State-of-the-art Facility for People with ALS Recently, the Leonard Florence Center for Living held the grand opening of the Steve Saling ALS Residence, said to be the nation’s first and only, fully automated, skilled service residence for people living with Lou Gehrig’s Disease. Saling is a landscape architect, who specialized in designing ball fields, plazas and streetscapes for 13 years until he was diagnosed with ALS in 2006. Located on Admiral Hill in Chelsea, Mass., the groundbreaking for the facility was in August 2008. The ALS residence bedrooms include a fully accessible bathroom and cutting-edge assistive technology, such as Proximis Enterprise Automation Controller (PEAC), which is an automation solution for palliative care. The technology allows residents to access a command center, composed of 6. computerized sensors to open and close doors, turn lights on or off, and surf the web. As a result, residents with ALS are able to take the elevator to the lobby café, venture outdoors to the veranda, and order a cold drink from the lobby café via email. The Leonard Florence Center for Living is a unique concept intended to deinstitutionalize long-term care with its own dedicated staff of nursing assistants and certified caregivers who are trained in CPR, first aid, culinary arts, and communications. A physician and clinical support regularly visit the residence. The concept was integrated by Barry Berman, CEO of the Chelsea Jewish Foundation, and Steve Saling, who assisted with the plans for the facility, including the promotion of ventilator support for each room. “I was so pleased to be included and represent The ALS Association as they celebrated the opening of the beautiful Steve Saling ALS Residence,” said Jane Gilbert, president and CEO of The Association. “It is truly a Please turn to page 7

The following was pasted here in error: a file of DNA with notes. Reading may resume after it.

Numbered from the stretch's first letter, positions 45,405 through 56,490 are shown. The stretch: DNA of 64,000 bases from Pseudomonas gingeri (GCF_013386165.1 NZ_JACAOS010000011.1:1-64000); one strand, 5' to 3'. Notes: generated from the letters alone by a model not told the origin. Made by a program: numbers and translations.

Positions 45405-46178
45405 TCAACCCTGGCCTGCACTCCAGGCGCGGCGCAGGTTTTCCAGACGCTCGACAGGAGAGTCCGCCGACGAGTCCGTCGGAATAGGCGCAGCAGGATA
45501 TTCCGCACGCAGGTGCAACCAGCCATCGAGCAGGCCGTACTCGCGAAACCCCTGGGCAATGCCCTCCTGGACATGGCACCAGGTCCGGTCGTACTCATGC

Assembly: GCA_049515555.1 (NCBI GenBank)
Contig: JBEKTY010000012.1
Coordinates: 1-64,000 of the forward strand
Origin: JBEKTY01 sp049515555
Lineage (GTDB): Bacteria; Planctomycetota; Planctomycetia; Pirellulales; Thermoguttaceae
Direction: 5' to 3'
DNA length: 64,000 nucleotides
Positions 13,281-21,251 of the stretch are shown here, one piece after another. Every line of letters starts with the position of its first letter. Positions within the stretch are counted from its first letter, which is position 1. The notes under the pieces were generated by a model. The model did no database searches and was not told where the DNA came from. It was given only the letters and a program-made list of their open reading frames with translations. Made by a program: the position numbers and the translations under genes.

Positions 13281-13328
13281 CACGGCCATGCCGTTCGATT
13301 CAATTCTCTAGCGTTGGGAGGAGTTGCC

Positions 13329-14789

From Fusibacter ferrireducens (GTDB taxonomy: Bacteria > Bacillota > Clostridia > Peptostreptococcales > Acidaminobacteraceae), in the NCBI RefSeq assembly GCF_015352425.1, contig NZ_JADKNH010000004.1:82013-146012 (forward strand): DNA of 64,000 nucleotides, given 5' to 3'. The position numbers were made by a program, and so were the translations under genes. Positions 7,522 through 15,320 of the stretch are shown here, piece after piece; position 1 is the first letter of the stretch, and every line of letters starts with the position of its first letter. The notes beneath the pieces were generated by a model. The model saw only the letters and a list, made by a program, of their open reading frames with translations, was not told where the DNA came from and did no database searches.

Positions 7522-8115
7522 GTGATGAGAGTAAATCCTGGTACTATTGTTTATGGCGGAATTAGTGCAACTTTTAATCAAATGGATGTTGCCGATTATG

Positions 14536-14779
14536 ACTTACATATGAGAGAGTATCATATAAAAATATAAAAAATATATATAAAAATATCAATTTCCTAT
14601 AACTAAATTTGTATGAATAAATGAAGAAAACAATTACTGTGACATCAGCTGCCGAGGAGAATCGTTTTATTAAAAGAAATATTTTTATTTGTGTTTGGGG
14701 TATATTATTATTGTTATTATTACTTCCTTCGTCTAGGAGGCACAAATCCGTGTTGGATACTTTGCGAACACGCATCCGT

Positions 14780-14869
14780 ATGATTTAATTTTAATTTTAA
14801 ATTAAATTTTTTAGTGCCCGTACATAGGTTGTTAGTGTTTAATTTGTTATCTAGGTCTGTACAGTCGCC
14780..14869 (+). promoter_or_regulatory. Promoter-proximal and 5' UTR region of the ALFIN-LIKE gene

By Stephanie Dufner
“A quilt will warm your body and comfort your soul.”
This adage holds special meaning for the artists who participated in The ALS Association’s Hopes & DreamsTM Quilt Challenge for ALS, a contest launched in October 2009. The challenge had multiple purposes: providing warm hand-made quilts, offering hope and recognition to individuals battling Lou Gehrig’s Disease, increasing awareness of ALS, and raising funds for treatments and a cure. Originally expecting about 200 entries, more than 1,200-plus quilts have been gathered from this event, most of which will go to ALS patients across the country.
“The response to the challenge has been truly wonderful and heartwarming,” says Kathy Thompson, founder of the Hopes & Dreams contest and co-owner of Quilters Dream Batting in Virginia Beach. –Anonymous “I am delighted, amazed and very touched by the reaction that we have received.” Thompson presented the idea for the quilt challenge to The ALS Association’s DC/MD/VA Chapter to honor her son Josh Thompson and others coping with ALS. Josh, 36, has lived with ALS since 2007; this once energetic husband and father of two young children is now completely paralyzed and has lost the ability to speak and eat.
“Kathy’s quilt project has resulted in an incredible outpouring of warmth and support for her and her family, and it will benefit all of our PALS,” states Ronnie Gunnerson, executive director of the DC/MD/VA Chapter.